Wilson also emphasizes that God is still speaking: “God has the authority to shape a soul with His voice, bind it to matter, and send it into history. And He has the authority to sever my soul from my body and call it to another part of the stage. He has the authority to reuse the matter from my flesh in daffodils. I’m not worried. I’ll get more.”

God spoke the entire universe into existence. He speaks suffering into our lives with great purpose and a definite, though sometimes hidden, plan. He speaks joy into our lives too. He speaks beauty and waiting and harvest and loss and renewal and everything. And, as Wilson says, He will keep speaking. The Playwright hasn’t finished His play.

Wilson makes it his goal throughout the book to train the reader’s eye to see the complexity, order, and immense beauty of God’s creation. In attempting to show people the way he views the world, Wilson explains that these attributes manifest a Creator, meaning that they could not have occurred by chance, evolution, or anything else of the sort. Following the logic of the Teleological argument for the existence of God, Wilson emphasizes over and over again that the intricacies of the universe must have been created by a thoughtful, artistic, joyful Creator.

Another element of Notes from the Tilt-A-Whirl that make it the unique and thoughtful book that it is Wilson’s argument for the fantastic and absurd within reality. We live in a world that elevates the need to be sensible, practical, realistic, level-headed, or any other term that makes us sound like adults that have any clue what we’re doing. However, Wilson portrays the presence of almost chaotic beauty within creation, treating it like the magical place it is. He constantly brings up unique things within reality that make life so interesting, arguing that the world is truly an absurd place and rejoicing in that, inviting the reader to rejoice with him.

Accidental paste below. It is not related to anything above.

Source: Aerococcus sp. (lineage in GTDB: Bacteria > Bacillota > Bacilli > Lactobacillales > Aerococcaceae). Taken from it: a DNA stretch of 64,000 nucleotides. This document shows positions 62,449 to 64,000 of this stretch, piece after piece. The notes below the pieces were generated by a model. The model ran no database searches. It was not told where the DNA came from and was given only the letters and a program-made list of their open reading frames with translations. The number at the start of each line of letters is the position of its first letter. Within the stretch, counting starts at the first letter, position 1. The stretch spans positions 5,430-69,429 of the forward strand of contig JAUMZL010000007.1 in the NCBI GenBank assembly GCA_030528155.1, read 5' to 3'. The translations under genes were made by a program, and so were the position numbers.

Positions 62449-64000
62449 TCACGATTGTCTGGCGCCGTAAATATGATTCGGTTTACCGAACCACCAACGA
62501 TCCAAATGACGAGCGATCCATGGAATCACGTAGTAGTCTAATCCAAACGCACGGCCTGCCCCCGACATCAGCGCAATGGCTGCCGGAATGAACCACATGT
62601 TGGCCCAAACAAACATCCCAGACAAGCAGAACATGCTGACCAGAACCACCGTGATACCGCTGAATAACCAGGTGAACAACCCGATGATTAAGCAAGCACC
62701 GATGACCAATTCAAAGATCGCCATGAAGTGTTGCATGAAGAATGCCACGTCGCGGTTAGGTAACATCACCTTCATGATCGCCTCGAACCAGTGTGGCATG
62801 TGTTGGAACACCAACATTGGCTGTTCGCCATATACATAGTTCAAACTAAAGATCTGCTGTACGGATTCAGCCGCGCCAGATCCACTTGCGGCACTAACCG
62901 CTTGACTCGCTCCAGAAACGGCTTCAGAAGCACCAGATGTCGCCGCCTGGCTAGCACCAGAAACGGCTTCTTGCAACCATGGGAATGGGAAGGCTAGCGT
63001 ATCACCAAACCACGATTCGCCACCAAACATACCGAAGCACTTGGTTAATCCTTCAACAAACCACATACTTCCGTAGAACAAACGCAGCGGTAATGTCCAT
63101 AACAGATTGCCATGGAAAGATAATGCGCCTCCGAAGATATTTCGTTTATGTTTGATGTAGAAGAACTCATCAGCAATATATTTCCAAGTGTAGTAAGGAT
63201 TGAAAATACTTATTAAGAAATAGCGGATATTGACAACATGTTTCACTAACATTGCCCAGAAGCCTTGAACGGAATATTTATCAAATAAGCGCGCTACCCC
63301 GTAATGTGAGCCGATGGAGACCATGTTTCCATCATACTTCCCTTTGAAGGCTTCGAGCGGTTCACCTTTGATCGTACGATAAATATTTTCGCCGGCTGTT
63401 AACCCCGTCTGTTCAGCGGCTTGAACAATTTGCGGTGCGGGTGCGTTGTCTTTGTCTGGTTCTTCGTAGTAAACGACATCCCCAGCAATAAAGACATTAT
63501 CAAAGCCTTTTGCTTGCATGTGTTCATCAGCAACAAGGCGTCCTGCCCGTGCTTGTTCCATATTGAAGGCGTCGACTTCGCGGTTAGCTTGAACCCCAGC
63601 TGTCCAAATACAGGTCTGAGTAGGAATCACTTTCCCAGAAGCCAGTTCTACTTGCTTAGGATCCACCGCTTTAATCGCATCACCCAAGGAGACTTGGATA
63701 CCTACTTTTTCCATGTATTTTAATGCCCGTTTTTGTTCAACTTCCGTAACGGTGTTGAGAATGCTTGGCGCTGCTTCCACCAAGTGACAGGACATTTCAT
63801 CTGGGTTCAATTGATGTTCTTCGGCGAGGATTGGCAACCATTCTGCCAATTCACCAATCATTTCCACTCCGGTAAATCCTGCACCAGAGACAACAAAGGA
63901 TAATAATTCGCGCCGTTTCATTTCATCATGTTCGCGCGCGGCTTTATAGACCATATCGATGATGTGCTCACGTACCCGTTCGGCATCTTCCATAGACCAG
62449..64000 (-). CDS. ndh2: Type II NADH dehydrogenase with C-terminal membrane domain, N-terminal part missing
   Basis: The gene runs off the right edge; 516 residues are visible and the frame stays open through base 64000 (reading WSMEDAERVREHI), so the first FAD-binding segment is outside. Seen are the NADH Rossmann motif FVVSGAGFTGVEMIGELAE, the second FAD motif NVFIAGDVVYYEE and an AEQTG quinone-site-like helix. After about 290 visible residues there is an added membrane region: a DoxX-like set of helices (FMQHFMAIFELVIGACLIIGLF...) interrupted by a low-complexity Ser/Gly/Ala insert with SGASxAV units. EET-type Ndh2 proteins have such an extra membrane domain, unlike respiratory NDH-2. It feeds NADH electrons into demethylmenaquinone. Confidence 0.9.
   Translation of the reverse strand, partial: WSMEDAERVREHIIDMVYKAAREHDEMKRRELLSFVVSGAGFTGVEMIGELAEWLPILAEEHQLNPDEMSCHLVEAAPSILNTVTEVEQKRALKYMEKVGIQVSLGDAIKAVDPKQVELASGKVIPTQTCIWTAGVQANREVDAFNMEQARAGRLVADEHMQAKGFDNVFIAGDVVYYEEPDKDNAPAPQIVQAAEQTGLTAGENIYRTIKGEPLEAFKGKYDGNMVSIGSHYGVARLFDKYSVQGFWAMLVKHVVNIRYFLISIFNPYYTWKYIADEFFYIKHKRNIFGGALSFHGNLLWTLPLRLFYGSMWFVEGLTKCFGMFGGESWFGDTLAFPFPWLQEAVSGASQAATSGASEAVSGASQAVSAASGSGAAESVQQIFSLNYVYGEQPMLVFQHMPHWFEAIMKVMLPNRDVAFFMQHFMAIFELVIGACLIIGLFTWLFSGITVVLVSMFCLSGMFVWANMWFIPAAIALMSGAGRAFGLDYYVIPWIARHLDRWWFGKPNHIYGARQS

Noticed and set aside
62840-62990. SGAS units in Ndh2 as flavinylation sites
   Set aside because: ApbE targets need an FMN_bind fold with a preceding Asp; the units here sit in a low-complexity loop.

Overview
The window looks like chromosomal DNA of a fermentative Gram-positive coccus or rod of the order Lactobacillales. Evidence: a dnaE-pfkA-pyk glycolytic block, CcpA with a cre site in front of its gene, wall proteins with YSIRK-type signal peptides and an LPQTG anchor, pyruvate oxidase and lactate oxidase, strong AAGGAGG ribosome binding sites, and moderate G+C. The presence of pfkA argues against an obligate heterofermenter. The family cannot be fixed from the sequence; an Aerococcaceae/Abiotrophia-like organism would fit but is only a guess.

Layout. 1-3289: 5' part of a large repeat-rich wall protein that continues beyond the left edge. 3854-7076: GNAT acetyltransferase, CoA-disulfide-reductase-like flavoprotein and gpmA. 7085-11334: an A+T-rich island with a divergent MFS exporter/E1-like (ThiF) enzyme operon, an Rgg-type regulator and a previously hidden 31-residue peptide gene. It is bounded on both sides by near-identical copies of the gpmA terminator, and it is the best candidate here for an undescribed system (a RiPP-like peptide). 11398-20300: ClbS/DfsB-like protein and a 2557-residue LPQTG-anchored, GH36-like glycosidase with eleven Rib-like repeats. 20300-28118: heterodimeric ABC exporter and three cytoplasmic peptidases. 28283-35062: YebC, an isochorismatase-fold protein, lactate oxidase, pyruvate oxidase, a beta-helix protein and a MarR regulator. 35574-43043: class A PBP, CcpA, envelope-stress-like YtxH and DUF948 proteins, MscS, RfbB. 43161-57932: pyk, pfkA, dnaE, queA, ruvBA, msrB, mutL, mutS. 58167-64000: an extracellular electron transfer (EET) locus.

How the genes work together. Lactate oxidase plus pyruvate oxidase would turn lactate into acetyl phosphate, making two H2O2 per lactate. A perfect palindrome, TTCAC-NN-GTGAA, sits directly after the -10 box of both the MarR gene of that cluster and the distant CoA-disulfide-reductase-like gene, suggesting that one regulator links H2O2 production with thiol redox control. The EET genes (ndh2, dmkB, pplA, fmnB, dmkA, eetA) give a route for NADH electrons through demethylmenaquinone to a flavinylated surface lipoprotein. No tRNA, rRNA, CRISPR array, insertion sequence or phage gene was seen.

Wilson introduces his book with this idea in the first chapter: “Just to be clear, I live on a near-perfect sphere hurtling through space at around 67,000 miles per hour, Mach 86 to pilots. Of course, this sphere of mine is also spinning while it hurtles, so tack on an extra 1,000 miles per hour at the fat parts. And it’s all tucked into this giant hurricane of stars. Yes, it can be freaky.”

Wilson makes a case for the magic of creation throughout the book and encourages others to actively seek and praise God for that magic. We live in a world with crocodiles and rain drops and twenty thousand-foot mountains and an omnipotent Creator who loves us enough to die and come back to life for us. This world is anything but normal. In Notes from the Tilt-A-Whirl, N. D. Wilson reminds his reader to look for these beautiful abnormalities in God’s creation and to genuinely find joy in them.

He writes, “Welcome to Carnival. Ride the wheel back down. Come out from the shadows and lopsided trailers. There’s a story to tell, a world of surprises and questions to explore, a personality often searched for to be unearthed and understood in the reality around us. And there’s someone behind it, uncomfortable answers to the hows and whys and whats.”